Dec. 20, 2019 | 10:42 p.m.
Phil Galfond I wouldn't want to see you get crushed :), but it would be really cool to hear you elaborate more specifically on how you think these guys would outplay you. Most people can't tell the difference between, say, the top 10 players in the world and the top 50 at a given game unless we actually see two players battle it out and see the results. Even then, we probably wouldn't understand how/when the better player edged out.
Dec. 20, 2019 | 4:08 p.m.
Looking back, if you could change one logistical factor to how you approached your career to improve your results, what would it be? By "logistical" I mean things like the games or formats you played, or your general approach toward things like networking, study, volume, stakes, etc.
Dec. 16, 2019 | 5:24 p.m.
I've yet to experience a downswing where I didn't spew at least 5-10BIs. ethanrox
Hmmm, are you sure about this? I would question what methods you use to quantify the EV of your mistakes. I touched on this briefly in an old post:
A lot of players don't realize how hard it is to punt even 10 big blinds in a single hand. If you're on a 20 buy-in downswing, that means you would have needed to make 200 of those mistakes if there was no variance in the sample. Spoiler alert: you didn't play that badly, you just got unlucky.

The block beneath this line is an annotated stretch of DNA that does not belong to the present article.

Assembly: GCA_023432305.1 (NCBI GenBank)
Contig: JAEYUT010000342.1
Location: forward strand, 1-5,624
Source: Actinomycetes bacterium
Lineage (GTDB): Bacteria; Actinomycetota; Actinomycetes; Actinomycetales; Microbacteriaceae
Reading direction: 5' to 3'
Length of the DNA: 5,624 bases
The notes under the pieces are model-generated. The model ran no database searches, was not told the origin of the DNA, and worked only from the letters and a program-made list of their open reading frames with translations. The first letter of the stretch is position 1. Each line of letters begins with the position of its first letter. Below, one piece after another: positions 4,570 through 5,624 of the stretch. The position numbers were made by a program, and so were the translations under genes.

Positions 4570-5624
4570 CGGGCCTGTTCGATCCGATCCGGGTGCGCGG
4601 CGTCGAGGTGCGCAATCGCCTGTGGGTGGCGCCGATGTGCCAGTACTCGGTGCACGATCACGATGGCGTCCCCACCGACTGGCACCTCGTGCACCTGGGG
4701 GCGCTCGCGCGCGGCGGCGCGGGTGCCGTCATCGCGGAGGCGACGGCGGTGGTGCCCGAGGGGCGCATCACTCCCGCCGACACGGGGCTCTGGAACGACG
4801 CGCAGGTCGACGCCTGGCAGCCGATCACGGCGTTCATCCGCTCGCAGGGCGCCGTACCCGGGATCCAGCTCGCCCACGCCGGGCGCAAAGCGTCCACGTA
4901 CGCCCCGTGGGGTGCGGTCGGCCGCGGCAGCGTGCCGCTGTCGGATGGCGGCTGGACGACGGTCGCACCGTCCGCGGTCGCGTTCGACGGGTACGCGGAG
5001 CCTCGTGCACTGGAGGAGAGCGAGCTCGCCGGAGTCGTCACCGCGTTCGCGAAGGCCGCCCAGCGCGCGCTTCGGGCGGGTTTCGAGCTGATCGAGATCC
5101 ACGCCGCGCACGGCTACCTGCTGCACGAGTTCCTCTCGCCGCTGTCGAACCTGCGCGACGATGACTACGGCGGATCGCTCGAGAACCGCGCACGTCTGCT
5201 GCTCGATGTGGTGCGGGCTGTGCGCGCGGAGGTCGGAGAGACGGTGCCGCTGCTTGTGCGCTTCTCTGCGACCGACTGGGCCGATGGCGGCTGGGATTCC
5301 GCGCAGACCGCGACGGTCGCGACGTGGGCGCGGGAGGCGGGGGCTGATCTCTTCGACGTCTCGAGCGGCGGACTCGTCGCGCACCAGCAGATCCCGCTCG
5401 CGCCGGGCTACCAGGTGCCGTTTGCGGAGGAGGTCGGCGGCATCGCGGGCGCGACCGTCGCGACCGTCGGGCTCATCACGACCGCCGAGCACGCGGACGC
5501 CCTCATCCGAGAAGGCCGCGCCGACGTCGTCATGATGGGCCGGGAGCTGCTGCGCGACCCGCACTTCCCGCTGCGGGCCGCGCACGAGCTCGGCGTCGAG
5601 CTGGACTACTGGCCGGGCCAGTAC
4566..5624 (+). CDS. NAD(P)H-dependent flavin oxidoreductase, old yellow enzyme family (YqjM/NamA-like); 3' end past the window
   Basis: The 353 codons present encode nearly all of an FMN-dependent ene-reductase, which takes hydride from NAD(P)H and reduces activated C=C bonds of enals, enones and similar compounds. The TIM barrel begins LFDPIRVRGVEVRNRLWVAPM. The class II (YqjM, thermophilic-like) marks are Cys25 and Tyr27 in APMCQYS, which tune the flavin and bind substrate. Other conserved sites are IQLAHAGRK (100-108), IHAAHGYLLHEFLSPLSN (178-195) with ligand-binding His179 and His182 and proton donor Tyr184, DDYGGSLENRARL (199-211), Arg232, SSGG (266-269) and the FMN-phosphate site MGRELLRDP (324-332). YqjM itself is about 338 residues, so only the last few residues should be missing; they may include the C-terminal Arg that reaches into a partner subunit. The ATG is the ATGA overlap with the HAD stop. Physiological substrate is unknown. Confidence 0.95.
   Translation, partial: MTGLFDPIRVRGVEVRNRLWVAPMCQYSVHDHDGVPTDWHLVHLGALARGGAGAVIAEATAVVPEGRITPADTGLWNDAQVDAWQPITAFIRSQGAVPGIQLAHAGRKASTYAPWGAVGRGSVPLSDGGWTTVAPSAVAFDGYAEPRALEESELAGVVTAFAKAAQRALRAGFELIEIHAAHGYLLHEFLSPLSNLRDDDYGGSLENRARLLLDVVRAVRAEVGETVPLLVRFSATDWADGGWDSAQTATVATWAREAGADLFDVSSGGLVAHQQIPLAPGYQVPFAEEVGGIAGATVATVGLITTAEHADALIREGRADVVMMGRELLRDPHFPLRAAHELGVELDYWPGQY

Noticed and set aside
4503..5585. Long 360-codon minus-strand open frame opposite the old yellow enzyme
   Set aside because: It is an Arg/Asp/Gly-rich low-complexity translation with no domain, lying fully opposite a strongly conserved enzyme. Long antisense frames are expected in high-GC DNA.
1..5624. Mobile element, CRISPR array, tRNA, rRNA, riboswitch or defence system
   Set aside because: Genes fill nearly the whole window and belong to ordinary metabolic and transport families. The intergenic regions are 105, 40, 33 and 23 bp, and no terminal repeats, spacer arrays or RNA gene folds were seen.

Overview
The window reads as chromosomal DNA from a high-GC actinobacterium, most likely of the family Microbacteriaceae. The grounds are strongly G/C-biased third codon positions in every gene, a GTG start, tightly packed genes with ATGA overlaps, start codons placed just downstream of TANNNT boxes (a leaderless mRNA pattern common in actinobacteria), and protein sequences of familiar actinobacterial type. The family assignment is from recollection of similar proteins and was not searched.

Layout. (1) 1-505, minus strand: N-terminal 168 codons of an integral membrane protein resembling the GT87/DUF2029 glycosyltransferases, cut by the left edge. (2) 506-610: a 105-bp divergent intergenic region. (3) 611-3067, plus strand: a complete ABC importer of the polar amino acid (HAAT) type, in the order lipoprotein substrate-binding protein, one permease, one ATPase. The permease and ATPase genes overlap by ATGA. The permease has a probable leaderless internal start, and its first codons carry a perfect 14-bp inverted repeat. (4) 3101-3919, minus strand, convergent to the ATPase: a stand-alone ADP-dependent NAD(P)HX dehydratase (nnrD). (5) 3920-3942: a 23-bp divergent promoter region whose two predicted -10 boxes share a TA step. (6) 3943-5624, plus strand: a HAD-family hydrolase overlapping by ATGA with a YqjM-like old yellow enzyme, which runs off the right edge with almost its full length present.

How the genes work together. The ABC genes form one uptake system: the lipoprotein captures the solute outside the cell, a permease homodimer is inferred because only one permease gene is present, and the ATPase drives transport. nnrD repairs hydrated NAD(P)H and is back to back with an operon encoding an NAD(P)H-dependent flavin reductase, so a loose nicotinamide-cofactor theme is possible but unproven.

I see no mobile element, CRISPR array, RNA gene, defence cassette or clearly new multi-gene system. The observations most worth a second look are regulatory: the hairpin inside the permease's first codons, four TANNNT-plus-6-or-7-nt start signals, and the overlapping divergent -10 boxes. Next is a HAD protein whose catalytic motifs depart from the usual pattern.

I only mention this because a lot of players, myself included, make this mistake. We make a bad play and get stacked, and we feel like we punted our entire stack. But usually even an egregious error only loses a small fraction of the total chips invested in EV.
Dec. 6, 2019 | 10:30 p.m.
m7 - Selection Bias in Variance Calculations
I am a huge fan of the PrimeDope variance calculator. In fact, one of my favorite pastimes is to go on a huge downswing, plug the downswing into the calculator, and then figure out exactly how unlucky I am.
For a while, this was a very educational hobby (and also an expensive one). But eventually, I got the genius idea that something may be wrong with the way I was doing these calculations.
The main reason I became suspicious was some of the answers I got just seemed ridiculous. Extremely improbable events, according to the calculator, were happening way too often in my experience, and in the experience of other players in my network.
For example, I have seen multiple players go on downswings of 50-60 buy ins (with graphs to prove it). These were very good players with high win rates. According to the calculator, here is the probability of a 7 bb/100 winner going on a 50 buy in downswing in 50,000 hands...
Win rate: 7 bb/100
Standard deviation: 100 bb/100